Art

‘People Have Been Kind of Slapped Awake’: Urgent New Art Show Shines a Light on Immigration

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With talk of registries, roundups, and walls surging in political rhetoric, the question of sanctuary, which anchors a pair of immigration-themed shows currently at the Bronx Museum, is more urgent than ever. During the presidential campaign, cracking down on sanctuary cities — those, like New York, that decline to enforce or expend local resources on federal immigration laws when no other criminal offense has taken place — became a major Republican rallying cry. Since the election, alarmed activists have put fresh energy into initiatives to make more cities, states, and university campuses similar sanctuaries.

At the museum, “Sanctuary” is the name of an exhibition of works by the Los Angeles–based artist Andrea Bowers, and also of a specific piece made in 2007 — a solemn, silent video portrait of Elvira Arellano, an undocumented immigrant, and her son Saul, a U.S. citizen. At the time, the two had taken refuge in a church, Chicago’s Adalberto United Methodist — an actual sanctuary. Later, Arellano was deported, but not before spending a year sheltering there. Bowers also presents a video installation, An Act of Radical Hospitality, that fills in the story documentary-style, with protest footage and interviews with the pastor, Walter Coleman, a veteran of Chicago movement politics, and his spouse, the activist Emma Lozano.

Elsewhere in the show, Bowers presents four panels from a larger work, No Olvidado (Not Forgotten), a black-and-white installation that incorporates hundreds of names of people who died, whether from starvation or violence, while crossing the U.S.-Mexico border. In a style that echoes Maya Lin’s Vietnam War memorial on the National Mall, the names fill the background of a drawing of a barbed-wire fence. Bowers got the names from the San Diego group Border Angels, which works to reduce border deaths as part of its advocacy for migrants; they would likely have been forgotten otherwise.

“I just try to focus on things I can do locally and get involved, and what I can do in terms of documentation,” Bowers says by phone from Los Angeles. “And then I see if there’s value in doing something like that as an artist.” Her process, which she has refined since the late 1990s and applied to issues including environmental protection and gender violence, involves immersive work with activist groups, and as an activist herself. Recently, Bowers spent time at the Standing Rock encampment in North Dakota, not necessarily to make art, but to pitch in. She’s also a member of the Service Employees International Union (SEIU), for which she helps to organize part-time college faculty.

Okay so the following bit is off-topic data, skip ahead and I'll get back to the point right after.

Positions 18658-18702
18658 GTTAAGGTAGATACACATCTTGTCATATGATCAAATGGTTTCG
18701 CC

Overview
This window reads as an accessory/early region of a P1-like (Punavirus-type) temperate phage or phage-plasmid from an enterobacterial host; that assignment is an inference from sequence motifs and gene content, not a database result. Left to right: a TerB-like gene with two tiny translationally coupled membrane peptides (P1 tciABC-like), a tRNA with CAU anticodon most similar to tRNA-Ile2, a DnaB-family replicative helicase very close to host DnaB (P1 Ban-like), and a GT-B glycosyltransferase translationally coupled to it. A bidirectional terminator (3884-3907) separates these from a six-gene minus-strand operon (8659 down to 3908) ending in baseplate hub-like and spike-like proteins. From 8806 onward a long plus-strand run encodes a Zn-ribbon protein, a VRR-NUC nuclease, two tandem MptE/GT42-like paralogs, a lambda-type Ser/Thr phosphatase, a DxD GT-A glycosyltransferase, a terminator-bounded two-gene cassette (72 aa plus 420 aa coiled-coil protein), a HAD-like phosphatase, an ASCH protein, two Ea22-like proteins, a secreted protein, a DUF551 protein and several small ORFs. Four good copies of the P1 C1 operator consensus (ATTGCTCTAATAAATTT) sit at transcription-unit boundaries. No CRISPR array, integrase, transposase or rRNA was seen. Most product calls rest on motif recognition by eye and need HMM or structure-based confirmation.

Though the Bronx Museum show was planned well before the election, its focus on immigration has proved timely. “It’s meaningful for me to see this body of work come up again,” Bowers says. “For a few years there was maybe a little less urgency. I wonder if we got a little complacent. People have been kind of slapped awake.”

Twinned with Bowers’s offerings is a series of photographic works, titled “Home,” by the Guatemalan artist Andrea Aragón, that looks at another set of lives often overlooked by immigration narratives: the people left behind, who watch relatives leave and who rely on the money they send back. This, too, is a sampler from a larger body of work that Aragón, based in Guatemala City, has made since 2000. Her images portray people holding photos of their relatives with their trucks or homes in the U.S.; women on the phone speaking to their loved ones across the border; new, near-empty houses, built with remesas (remittances), awaiting their owners’ return; the U.S. flag as a motif in clothing and décor in Guatemalan villages. They make clear that the tangling of cultures that immigration has produced will not be undone.

Since the election, Aragón says, Guatemalans have become concerned about a possible crackdown on relatives in the United States. “It’s a very important subject right now,” she says from Guatemala City. “What happens if a lot of people come back? It could lead to unemployment, or violence.” On the other hand, she says, “remesas aren’t always good.” It could be helpful in the long run to break the dependency that has set in for some families.

“There’s a hybrid culture in each of the photos,” says Sofía Hernández Chong Cuy, the Brooklyn-based curator who organized this dual exhibition — the second in a three-part series, titled “The Neighbors,” that the Bronx Museum invited her to present. “The effects of immigration are not just on who is here, how they grow, but also on who is left behind.”

In the immigration debates, “sanctuary” and “home,” beautiful words, have become shackled with narrow, politicized meanings. This exhibition stresses how much the two ideas have in common — both are fluid, yet they remain near-synonyms. The show also offers a timely reminder: of the decades of struggle, of the drastic change that looms ahead, of the possibilities for new movements. “At the end of 2016, sanctuary has to be readdressed,” says Hernández. “It can’t just be a symbolic term. We need to understand the historical precedents to begin to think of what it can be today.”

The Neighbors, Part II

‘Sanctuary’: Andrea Bowers, and ‘Home’: Andrea Aragón

At the Bronx Museum of the Arts, through February 12

718-681-6000, bronxmuseum.org

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